Prevalence and characteristics of choking/strangulation during sex: Findings from a probability survey of undergraduate students

J Am Coll Health. 2021 Jul 9;1-15. doi: 10.1080/07448481.2021.1920599. Online ahead of print.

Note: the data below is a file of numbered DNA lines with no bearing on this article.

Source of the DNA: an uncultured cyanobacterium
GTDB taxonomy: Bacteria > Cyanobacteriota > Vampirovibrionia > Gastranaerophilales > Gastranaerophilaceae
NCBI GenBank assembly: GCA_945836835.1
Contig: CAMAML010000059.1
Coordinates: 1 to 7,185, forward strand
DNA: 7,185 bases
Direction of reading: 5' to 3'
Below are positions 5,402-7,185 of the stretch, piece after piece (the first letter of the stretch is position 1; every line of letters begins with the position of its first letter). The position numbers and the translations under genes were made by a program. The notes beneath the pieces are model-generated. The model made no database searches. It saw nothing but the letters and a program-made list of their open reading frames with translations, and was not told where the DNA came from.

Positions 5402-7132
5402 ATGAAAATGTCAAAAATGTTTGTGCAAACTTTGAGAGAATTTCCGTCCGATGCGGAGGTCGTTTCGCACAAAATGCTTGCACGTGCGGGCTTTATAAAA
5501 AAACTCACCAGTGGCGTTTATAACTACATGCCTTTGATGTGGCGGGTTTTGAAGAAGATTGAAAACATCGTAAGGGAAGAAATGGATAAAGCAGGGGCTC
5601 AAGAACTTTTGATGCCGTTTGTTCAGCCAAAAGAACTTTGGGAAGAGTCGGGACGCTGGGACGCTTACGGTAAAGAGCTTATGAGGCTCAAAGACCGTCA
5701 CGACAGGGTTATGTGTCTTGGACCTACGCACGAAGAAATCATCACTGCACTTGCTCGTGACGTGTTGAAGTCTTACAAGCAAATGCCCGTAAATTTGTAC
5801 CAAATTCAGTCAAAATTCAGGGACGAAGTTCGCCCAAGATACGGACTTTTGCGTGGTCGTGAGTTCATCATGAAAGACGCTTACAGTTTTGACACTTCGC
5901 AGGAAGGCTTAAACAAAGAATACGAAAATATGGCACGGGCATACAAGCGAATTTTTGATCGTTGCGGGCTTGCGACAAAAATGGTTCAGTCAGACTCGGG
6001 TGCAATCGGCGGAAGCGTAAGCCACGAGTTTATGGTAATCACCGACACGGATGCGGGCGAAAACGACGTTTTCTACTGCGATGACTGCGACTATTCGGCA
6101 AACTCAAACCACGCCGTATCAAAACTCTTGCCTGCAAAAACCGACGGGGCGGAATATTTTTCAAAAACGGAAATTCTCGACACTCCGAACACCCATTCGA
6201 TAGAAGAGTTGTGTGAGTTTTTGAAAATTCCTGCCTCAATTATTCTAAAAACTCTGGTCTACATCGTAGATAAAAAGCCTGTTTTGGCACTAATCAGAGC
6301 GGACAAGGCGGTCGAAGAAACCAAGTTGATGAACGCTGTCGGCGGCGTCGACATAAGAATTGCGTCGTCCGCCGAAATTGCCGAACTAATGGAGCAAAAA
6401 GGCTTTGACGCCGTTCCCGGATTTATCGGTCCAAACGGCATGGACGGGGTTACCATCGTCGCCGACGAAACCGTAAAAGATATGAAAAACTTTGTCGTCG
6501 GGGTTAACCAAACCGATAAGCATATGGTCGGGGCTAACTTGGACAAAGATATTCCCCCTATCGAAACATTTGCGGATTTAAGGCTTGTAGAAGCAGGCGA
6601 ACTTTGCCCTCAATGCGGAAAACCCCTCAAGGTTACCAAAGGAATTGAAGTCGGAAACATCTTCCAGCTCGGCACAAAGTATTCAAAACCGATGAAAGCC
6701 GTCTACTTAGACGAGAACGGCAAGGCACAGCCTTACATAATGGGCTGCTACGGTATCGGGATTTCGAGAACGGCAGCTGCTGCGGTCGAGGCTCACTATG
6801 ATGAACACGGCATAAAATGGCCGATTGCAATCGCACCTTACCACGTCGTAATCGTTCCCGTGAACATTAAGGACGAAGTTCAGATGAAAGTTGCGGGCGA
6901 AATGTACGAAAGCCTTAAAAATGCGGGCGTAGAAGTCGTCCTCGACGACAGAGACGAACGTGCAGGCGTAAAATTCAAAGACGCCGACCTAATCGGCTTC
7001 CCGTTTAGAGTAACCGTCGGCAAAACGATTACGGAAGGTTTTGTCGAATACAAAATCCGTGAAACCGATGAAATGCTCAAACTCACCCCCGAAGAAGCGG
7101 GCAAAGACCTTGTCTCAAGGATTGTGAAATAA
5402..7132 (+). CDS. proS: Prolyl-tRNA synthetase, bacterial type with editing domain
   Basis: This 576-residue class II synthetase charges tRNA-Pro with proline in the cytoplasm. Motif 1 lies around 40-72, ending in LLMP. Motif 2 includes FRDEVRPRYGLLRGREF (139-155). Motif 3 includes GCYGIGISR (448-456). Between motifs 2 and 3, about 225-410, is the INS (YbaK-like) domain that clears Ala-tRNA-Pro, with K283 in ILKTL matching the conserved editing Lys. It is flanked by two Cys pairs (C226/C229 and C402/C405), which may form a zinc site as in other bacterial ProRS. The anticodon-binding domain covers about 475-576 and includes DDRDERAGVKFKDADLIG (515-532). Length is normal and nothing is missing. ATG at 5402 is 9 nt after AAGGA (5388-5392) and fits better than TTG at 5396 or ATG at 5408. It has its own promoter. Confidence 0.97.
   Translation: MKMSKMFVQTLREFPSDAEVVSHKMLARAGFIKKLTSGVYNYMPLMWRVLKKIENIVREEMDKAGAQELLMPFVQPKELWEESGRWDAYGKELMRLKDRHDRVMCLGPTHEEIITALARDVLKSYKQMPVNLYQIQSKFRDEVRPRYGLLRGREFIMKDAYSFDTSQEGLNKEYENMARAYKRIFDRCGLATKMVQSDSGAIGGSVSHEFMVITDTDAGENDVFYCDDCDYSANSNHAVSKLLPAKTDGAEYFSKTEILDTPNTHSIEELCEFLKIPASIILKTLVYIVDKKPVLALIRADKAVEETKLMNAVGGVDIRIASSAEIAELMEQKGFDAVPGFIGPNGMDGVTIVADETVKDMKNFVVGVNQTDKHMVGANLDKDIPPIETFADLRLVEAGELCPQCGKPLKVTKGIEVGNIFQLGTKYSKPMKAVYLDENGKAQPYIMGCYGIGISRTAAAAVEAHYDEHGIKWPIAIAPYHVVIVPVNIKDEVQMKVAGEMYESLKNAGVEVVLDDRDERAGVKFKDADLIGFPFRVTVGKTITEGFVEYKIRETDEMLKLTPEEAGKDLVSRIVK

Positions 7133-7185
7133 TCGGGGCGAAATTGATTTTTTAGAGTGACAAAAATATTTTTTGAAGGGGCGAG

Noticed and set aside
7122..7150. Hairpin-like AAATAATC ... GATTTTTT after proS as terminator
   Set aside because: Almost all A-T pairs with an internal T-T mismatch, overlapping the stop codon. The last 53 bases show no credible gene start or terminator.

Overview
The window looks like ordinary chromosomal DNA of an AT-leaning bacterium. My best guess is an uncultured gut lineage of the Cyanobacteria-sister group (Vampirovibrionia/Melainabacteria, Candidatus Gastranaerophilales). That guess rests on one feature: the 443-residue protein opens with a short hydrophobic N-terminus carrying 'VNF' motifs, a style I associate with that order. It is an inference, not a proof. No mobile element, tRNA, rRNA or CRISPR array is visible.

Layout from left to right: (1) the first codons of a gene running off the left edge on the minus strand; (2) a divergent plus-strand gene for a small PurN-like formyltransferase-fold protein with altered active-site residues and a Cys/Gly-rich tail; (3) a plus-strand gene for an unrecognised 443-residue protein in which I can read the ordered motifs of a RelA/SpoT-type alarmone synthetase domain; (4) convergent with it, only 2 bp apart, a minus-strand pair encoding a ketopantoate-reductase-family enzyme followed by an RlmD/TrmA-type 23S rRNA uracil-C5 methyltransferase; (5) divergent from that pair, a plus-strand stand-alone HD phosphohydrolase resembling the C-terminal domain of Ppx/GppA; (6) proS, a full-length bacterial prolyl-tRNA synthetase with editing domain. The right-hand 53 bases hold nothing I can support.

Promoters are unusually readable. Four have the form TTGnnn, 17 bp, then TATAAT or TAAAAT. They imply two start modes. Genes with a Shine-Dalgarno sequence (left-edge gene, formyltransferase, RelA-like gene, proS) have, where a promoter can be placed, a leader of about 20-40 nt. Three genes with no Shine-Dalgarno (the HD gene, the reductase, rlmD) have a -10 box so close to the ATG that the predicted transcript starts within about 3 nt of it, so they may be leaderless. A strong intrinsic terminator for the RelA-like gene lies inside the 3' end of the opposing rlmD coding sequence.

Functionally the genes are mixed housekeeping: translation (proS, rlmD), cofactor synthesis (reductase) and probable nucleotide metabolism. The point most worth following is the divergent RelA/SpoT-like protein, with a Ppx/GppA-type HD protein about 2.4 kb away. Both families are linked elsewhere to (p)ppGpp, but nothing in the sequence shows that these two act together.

In a random sample of undergraduate students, we aimed to: (1) establish the prevalence of choking and being choked; (2) examine demographic and situational predictors of being choked, and (3) examine demographic and situational predictors of choking someone. Participants: 4168 randomly sampled undergraduates at a large public U.S. university. Methods: A cross-sectional, confidential online survey. Results: We found that 26.5% of women, 6.6% of men, and 22.3% of transgender and gender non-binary participants reported having been choked during their most recent sexual event. Additionally, 5.7% of women, 24.8% of men, and 25.9% of transgender and non-binary participants reported that they choked their partner at their most recent event. Choking was more prevalent among sexual minority students. Conclusions: Choking is prevalent among undergraduate students; implications for college sexual health education are discussed.